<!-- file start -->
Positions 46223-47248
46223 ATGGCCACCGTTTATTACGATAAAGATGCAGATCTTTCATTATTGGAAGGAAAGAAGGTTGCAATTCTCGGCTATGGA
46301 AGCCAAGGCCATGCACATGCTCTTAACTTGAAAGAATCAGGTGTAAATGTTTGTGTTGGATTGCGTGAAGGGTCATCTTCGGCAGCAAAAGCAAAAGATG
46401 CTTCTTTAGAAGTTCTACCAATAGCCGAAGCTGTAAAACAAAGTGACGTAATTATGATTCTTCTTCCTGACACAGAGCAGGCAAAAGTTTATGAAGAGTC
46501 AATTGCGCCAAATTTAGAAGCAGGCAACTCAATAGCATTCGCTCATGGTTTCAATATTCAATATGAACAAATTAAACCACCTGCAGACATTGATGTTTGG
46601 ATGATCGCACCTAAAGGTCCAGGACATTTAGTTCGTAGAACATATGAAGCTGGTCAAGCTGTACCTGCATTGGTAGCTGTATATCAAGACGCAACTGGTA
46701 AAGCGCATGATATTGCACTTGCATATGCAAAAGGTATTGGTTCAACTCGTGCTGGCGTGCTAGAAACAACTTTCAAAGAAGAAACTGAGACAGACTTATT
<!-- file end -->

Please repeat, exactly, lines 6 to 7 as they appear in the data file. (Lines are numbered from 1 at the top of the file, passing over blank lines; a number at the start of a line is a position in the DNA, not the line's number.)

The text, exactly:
46601 ATGATCGCACCTAAAGGTCCAGGACATTTAGTTCGTAGAACATATGAAGCTGGTCAAGCTGTACCTGCATTGGTAGCTGTATATCAAGACGCAACTGGTA
46701 AAGCGCATGATATTGCACTTGCATATGCAAAAGGTATTGGTTCAACTCGTGCTGGCGTGCTAGAAACAACTTTCAAAGAAGAAACTGAGACAGACTTATT